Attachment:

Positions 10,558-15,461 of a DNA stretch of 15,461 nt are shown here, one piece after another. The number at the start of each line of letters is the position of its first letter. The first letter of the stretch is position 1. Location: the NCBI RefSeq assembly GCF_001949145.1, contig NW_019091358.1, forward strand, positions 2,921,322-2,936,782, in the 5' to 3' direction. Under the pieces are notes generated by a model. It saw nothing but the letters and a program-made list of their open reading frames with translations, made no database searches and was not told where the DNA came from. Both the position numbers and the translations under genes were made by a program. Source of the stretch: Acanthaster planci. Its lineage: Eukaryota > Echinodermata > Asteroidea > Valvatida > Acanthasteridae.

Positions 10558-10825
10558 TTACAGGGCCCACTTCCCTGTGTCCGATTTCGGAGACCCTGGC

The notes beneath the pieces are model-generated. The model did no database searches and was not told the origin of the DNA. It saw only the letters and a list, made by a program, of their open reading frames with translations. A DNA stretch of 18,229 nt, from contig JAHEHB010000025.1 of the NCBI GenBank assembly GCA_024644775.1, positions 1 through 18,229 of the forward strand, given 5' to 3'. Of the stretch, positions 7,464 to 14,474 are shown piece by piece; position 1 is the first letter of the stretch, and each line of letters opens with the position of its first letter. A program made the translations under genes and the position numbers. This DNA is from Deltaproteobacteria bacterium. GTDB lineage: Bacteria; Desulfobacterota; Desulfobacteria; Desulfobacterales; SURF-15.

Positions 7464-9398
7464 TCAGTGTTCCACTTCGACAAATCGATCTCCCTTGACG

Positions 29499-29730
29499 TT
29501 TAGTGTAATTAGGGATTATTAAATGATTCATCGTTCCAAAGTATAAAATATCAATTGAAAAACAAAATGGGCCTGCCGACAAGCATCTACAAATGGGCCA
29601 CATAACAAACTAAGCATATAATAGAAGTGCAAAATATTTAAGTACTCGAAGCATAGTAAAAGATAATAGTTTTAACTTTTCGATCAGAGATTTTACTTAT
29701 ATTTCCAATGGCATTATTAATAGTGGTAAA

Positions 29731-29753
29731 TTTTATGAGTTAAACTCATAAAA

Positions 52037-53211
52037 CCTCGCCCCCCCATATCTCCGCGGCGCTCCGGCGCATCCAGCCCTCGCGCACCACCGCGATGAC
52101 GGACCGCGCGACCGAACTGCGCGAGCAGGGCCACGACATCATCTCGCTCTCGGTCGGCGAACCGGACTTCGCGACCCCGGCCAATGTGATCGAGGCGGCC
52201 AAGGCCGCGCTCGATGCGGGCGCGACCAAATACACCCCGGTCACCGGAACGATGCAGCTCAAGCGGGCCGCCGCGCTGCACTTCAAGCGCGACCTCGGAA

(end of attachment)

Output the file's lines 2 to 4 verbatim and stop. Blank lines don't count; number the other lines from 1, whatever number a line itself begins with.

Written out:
Positions 10558-10825
10558 TTACAGGGCCCACTTCCCTGTGTCCGATTTCGGAGACCCTGGC

The notes beneath the pieces are model-generated. The model did no database searches and was not told the origin of the DNA. It saw only the letters and a list, made by a program, of their open reading frames with translations. A DNA stretch of 18,229 nt, from contig JAHEHB010000025.1 of the NCBI GenBank assembly GCA_024644775.1, positions 1 through 18,229 of the forward strand, given 5' to 3'. Of the stretch, positions 7,464 to 14,474 are shown piece by piece; position 1 is the first letter of the stretch, and each line of letters opens with the position of its first letter. A program made the translations under genes and the position numbers. This DNA is from Deltaproteobacteria bacterium. GTDB lineage: Bacteria; Desulfobacterota; Desulfobacteria; Desulfobacterales; SURF-15.